There is a glamour of magic around Peter Pan that has enchanted children – young and old – for more than 100 years.
Now a new generation is about to make the story of the boy who wouldn’t grow up its own – and take audiences along on the ride to Neverland.
Castlegate Theatre Company will take to the stage with Peter Pan – The Musical at Aberdeen Arts Centre next week and the talented cast is ready to fly high, said director Julie Hutton.
“This is a slightly more modern version, so the songs are more upbeat and quite catchy,” she said.
“And of course, everyone knows the story of Peter Pan so it has an appeal for everyone from two to 82, as they say.”
There were challenges to bringing Peter Pan to stage at the Arts Centre – including those famous flying sequences that add to the magic.
“We will not have a flying rig, so we had to come up with creative ways to make it look magical,” said Julie. “It will be a combination of lighting and special effects, we will have a video wall. We are not going to have the kids standing on a box waving their arms and saying ‘I’m flying, look at me’ which I have seen done.
“We want something a little bit more special…and it will look wonderful.”
But the real magic that will happen on stage comes from the kids – all 37 of them aged from seven to 16, said Julie. She said: “There’s something for everyone in the cast. There’s a bit of action, the challenge of acting, the fun of the costumes and, of course, a bit of fighting with the pirates.”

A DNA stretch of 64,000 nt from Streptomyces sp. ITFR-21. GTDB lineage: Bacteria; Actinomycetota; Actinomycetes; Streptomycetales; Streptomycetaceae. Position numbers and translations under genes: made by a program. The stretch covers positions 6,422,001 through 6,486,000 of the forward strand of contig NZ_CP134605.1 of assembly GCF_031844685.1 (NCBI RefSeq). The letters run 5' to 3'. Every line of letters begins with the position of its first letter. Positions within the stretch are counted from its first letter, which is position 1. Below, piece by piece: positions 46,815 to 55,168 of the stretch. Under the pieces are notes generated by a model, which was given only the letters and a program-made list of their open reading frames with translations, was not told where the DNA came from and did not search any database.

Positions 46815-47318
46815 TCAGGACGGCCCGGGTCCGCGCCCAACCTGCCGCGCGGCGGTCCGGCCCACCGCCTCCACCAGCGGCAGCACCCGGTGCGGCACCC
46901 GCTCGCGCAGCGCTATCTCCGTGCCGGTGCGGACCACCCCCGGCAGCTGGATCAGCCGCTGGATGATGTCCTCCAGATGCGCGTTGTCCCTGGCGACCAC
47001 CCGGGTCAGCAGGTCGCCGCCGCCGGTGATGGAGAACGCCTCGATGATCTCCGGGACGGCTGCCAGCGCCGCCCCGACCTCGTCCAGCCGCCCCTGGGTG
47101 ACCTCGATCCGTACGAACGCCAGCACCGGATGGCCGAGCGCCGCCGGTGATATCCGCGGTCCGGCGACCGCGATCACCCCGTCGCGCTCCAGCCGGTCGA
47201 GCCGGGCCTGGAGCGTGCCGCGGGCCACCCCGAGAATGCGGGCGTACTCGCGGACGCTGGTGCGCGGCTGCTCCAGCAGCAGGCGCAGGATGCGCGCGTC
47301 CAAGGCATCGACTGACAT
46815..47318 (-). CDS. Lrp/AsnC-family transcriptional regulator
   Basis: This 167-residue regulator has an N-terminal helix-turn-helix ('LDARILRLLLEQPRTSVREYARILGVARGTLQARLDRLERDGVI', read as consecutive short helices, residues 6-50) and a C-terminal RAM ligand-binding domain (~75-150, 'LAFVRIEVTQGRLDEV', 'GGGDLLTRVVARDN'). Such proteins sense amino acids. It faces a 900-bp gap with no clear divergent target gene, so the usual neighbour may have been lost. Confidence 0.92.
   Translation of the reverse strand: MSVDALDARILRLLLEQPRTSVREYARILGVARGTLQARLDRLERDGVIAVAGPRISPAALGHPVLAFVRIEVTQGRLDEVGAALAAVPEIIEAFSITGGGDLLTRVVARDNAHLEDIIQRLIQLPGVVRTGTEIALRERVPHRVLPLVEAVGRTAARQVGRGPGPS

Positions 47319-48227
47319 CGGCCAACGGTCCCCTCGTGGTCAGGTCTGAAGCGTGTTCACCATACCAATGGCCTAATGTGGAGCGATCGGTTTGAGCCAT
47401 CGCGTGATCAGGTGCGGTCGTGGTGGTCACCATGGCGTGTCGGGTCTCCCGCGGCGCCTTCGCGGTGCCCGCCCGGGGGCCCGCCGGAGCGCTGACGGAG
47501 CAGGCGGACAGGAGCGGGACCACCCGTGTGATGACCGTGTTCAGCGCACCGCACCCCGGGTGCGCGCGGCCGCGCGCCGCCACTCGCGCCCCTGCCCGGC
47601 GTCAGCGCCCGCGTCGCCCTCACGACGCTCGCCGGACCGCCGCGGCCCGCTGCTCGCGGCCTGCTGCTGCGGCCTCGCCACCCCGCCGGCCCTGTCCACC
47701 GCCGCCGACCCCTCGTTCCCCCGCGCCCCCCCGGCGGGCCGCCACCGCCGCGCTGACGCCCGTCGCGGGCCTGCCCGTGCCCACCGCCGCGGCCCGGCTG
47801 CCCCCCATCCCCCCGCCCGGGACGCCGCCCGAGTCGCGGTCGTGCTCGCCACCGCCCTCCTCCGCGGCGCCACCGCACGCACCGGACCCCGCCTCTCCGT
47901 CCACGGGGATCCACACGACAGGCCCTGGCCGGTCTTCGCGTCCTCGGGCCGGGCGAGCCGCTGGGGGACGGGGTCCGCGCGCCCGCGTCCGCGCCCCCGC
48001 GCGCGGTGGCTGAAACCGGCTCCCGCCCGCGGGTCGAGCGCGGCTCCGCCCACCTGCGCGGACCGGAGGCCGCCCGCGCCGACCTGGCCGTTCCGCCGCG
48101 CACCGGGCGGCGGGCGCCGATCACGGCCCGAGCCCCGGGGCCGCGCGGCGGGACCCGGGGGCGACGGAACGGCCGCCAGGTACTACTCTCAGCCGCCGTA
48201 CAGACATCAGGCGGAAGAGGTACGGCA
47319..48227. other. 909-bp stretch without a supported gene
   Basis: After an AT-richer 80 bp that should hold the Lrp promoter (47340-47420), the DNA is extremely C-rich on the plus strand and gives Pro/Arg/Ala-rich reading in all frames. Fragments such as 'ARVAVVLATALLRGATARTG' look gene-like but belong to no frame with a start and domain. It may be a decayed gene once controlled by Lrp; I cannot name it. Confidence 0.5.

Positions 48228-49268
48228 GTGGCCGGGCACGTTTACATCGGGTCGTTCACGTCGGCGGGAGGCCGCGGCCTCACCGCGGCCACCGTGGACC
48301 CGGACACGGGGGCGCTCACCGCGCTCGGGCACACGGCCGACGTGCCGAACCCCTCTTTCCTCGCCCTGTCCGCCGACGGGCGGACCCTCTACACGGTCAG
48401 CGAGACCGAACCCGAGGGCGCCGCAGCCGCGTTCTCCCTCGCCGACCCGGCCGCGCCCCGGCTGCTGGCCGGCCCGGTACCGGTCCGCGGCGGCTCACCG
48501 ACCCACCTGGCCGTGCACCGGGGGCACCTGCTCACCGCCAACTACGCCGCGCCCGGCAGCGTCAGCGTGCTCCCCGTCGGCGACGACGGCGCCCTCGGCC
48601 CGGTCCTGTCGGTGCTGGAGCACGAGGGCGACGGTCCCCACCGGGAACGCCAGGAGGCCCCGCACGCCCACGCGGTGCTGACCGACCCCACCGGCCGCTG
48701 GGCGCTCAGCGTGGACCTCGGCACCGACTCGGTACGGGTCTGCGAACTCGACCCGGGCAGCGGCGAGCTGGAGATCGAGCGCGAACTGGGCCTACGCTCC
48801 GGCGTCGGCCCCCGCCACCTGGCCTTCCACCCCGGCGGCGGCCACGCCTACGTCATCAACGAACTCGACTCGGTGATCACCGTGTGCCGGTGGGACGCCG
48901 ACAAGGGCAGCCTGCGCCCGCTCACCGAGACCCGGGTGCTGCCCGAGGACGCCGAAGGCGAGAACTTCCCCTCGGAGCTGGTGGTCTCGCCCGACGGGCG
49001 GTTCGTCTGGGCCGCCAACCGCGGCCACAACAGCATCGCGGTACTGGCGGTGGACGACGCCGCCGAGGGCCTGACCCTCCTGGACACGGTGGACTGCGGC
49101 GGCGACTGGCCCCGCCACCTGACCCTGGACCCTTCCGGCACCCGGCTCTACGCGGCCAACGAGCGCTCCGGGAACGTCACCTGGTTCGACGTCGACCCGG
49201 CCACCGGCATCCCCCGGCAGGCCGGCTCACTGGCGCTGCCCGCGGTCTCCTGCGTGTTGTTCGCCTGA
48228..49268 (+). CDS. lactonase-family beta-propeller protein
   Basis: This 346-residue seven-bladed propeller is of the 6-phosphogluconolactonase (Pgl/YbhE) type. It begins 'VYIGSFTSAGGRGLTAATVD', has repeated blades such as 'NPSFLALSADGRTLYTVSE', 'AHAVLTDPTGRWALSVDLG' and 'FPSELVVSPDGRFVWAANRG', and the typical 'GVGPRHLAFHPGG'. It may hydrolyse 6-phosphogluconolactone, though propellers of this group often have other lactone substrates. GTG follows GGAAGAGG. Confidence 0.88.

So just what is the lasting appeal of Peter Pan? Julie reckons it’s not that hard to fathom.
“Maybe partly because it’s a local author. JM Barrie was from Kirriemuir so the story has its roots in the north-east of Scotland.
“But it is just the whole fairy story element, the magic, ranging from pirates to fairies to children being a little bit naughty and left to their own devices as Lost Boys.”
And she knows the audiences will love it, too.
“I think the big group numbers, the ensemble pieces, will make the audience go wow,” said Julie.
“What they are going to get is an extravaganza of children who are oozing the excitement and fun of being part of the show.
“They are also going to get a traditional fairy story they all know and a little bit of magic thrown in along the way.”
As we are chatting, it’s a little over two weeks to go until the curtain goes up on the show. A fraught time for any production.
Julie said: “In the two weeks leading up to it you can’t help think, will the cast all be there, will they remember their lines, will the set come together? It’s the culmination of a few months, but without that anxiety it wouldn’t be the same.
“Will it ever come together? Of course it will.”
Just like magic.